Below is a brief description of a selection of projects currently underway in our lab. If you would like more information about our research and collaborations, please get in touch. You can find pdf links to most of our publications here.

Project 1:The influence of reward sensitivity on learning and cognitive control

While significant advances have been made in understanding the neurobiological basis of reward processing, including how individual differences in reward sensitivity are represented in the brain, it is not well understood how these differences influence key behaviours such as learning and cognitive control. The aim of this project is to investigate the relationship between the neural mechanisms underlying reward sensitivity, feedback processing, learning and cognitive control. We use a range of cognitive-behavioural tests in conjunction with event related fMRI designs to manipulate and observe reward, learning and control processes in the healthy brain. Results from this research form the basis of our research into the neural mechanisms of cognitive control dysfunction in various clinical groups, in particular, individuals with substance use problems.

For a representative publication, see: O’Connor et al (2012), Neuroimage.


Project 2: The contribution of increased reward sensitivity (and punishment insensitivity) to cognitive control dysfunction in opiate users

Cognitive control dysfunction and increased reward sensitivity are hallmark features of addiction, yet little is known about the influence of reward and punishment sensitivity on the implementation of cognitive control, or the interactions between the neural mechanisms underlying these processes in affected individuals. The aim of this project is to demonstrate how alterations to the neural mechanisms underlying the processing of reward and punishment influence an opiate addicted individual’s ability to exert cognitive control. We have developed a number of cognitive tasks that examine how cognitive control dysfunction and hypersensitivity to reward (and insensitivity to punishment) influence control over a rewarding response. These tasks are currently being used in an event related fMRI design to measure activation patterns in key brain areas such as the ACC, striatum and dorsolateral prefrontal cortex in opiate users and matched controls. The results of this research will assist in the evaluation (and development of) programs and policies concerned with the prevention and treatment of opiate addiction.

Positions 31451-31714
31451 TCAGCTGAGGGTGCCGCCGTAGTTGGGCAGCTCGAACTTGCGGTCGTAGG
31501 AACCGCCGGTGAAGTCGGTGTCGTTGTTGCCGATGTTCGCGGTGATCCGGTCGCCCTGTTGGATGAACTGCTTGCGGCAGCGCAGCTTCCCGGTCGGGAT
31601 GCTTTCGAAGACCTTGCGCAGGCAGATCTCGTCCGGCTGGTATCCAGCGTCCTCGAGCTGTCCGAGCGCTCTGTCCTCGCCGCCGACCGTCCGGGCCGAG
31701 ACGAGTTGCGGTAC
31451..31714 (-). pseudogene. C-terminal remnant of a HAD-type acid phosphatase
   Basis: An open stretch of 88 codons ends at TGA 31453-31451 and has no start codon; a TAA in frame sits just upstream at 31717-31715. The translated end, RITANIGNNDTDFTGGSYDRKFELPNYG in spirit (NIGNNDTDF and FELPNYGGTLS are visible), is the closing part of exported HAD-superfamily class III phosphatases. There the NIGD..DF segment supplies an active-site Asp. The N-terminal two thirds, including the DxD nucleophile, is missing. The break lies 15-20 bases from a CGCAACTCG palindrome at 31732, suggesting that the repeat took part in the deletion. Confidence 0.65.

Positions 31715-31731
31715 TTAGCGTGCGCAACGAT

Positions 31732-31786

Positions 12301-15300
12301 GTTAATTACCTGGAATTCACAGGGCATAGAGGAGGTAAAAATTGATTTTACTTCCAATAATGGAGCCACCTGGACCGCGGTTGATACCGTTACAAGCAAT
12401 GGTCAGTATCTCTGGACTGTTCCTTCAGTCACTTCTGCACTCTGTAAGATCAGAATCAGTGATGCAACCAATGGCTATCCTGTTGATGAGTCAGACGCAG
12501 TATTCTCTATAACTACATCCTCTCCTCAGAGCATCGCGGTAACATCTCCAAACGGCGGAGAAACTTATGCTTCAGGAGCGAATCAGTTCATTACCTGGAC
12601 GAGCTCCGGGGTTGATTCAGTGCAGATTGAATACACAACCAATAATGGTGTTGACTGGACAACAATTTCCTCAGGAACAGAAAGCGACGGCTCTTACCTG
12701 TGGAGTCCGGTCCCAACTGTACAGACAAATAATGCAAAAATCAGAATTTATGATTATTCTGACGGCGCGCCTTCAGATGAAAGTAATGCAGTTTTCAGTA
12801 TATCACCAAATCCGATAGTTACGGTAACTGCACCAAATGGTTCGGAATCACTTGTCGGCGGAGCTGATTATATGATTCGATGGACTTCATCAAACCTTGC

For a representative publication, see: Rossiter et al (2012), Drug and Alcohol Dependence.


Project 3: Error awareness and learning in healthy ageing

Normal ageing has been associated with a progressive deterioration in the ability to adjust behaviour following an error. For older adults, a failure of error monitoring is particularly troublesome as it necessitates the intervention of others and compromises their ability to live independently. While many studies have examined the neural mechanisms involved in error processing, it remains relatively unclear how error-related neural activity influences post-error processes such as awareness and learning. This is particularly relevant to older adults, as there is growing evidence of a diminished neural response to errors in normal ageing, which declines further in conditions such as Parkinson’s disease. The aim of this project is to use cognitive-behavioural testing and an event related fMRI design to investigate the influence of healthy ageing on the relationships between neural networks underlying error processing and post-error processes. In particular, we are currently examining whether the previously reported decline in error-related activation in older adults influences conscious awareness of, and ongoing learning from, errors. Results from this research will provide a clearer understanding of the neural mechanisms underlying the decline in error monitoring and adjustments as part of the normal ageing process, and also the accelerated decline of such abilities in neurological conditions such as Parkinson’s disease and various dementias.

For a representative publication, see: Hester et al (2009), Journal of Neuroscience